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New Research Could Help Treat Eczema

by Sue Hubbard, M.D.

I am sitting here with my dear friend “the dermatologist”, and she is educating me about some new research on atopic dermatitis (eczema).



If you don’t have a child with eczema you may not be as interested in some of this science. The newest theory is that children with eczema have extrinsically different skin in that they have a defective skin barrier which allows irritants into the skin resulting in inflammation. These children seem to have a defect in the filaggrin, which is a protein in the skin, and is important in maintaining skin hydration. There seems to be a mutation in the gene that makes this protein in the skin.

Think of the top layer of the skin (barrier layer) as a “bricks and mortar” structure. Filaggrin is an important protein in maintaining the normal “mortar” between the cells and if you have defective “mortar” (filaggrin) then this is a major risk factor for development of atopic dermatitis. With the loss of the “mortar”, there is increased water loss in the skin.

There are also lipids called ceramides in the skin that play an important role in skin hydration, because they help bind water. Ceramides make up about 50 percent of the total lipids in the skin. The lipid layer is also important in the “mortar” between the skin cells. Patients with eczema may also have a defect in ceramide production that allows irritants to get into the skin and begin the inflammatory process that we see in eczema patients.

So, what does all of this mean? There are several products that are physiologic moisturizers that actually contain ceramides, and may repair the skin barrier. These products include CeraVe and Aveeno Advanced Care, as well as Epiceram (which is a prescription). There are also other topical therapies including Atopiclair and Mimyx that act as barrier creams but do not contain ceramides.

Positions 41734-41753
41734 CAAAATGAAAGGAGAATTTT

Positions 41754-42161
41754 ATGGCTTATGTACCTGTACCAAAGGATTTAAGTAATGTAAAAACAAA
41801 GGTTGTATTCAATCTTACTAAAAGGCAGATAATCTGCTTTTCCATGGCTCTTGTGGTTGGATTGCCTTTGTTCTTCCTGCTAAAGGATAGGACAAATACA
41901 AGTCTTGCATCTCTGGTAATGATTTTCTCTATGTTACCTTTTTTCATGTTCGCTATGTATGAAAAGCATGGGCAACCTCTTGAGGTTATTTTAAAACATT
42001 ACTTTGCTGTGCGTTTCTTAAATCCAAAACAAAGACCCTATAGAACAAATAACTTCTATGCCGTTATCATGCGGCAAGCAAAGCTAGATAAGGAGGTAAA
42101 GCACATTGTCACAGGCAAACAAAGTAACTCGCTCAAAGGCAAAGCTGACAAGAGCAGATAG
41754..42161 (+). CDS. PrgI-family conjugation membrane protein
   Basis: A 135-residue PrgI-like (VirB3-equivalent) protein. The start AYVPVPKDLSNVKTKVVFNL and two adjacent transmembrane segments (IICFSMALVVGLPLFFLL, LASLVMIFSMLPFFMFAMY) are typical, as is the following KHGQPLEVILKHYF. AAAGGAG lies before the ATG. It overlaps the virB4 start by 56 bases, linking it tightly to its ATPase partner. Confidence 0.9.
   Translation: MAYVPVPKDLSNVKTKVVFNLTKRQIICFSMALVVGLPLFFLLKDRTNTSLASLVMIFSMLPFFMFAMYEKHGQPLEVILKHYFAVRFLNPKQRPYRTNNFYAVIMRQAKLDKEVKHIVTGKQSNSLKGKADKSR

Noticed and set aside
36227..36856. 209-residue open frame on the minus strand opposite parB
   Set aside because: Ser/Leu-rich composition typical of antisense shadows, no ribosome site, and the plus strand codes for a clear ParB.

Lastly, she discussed the use of bleach baths to decrease staph aureus (bacterial) colonization of the skin which seems to also help decrease the inflammatory process of eczema. Staph elicits an immune response which may contribute to dermatitis. It also may induce steroid resistance, in other words, the topical steroids typically prescribed for eczema may not work as well when staph is around.

Staph acts as a “superantigen” and is a trigger for atopic derm. By using bleach baths with 1/8 cup bleach in a half foot of bath water and soaking your child for 5 or 10 minutes twice a week you can reduce the skin staph colonization. This may then reduce infection, inflammation and the need for antibiotics. You can also make a dilute bleach solution and put it in a spray bottle to use locally, especially for older kids who aren’t into baths. If a child has scratched themselves and has cracks and fissures, it is helpful to put a layer of Vaseline over the area before doing a bleach bath.

This is all new and interesting data just coming out in the pediatric dermatology literature that may change some of our treatments of eczema. Get out the bleach, but don’t get it on anything else!!

That’s your daily dose, we’ll chat again tomorrow.

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